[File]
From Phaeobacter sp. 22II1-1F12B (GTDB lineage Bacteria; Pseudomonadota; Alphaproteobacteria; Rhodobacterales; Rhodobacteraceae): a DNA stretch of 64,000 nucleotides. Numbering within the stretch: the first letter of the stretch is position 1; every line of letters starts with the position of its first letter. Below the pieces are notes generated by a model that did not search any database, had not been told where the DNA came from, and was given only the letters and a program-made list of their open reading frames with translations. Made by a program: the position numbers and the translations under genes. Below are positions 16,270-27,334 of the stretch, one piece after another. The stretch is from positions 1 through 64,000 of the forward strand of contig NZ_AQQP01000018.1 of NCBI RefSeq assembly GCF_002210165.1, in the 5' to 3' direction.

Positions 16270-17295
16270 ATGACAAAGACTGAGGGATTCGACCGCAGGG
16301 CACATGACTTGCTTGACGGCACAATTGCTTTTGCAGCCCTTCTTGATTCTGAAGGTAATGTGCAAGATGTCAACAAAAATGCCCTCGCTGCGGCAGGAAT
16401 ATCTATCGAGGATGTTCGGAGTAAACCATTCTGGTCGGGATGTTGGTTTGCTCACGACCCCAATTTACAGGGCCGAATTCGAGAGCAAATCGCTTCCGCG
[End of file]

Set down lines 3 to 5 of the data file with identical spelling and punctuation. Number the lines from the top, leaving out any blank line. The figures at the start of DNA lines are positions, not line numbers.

16270 ATGACAAAGACTGAGGGATTCGACCGCAGGG
16301 CACATGACTTGCTTGACGGCACAATTGCTTTTGCAGCCCTTCTTGATTCTGAAGGTAATGTGCAAGATGTCAACAAAAATGCCCTCGCTGCGGCAGGAAT
16401 ATCTATCGAGGATGTTCGGAGTAAACCATTCTGGTCGGGATGTTGGTTTGCTCACGACCCCAATTTACAGGGCCGAATTCGAGAGCAAATCGCTTCCGCG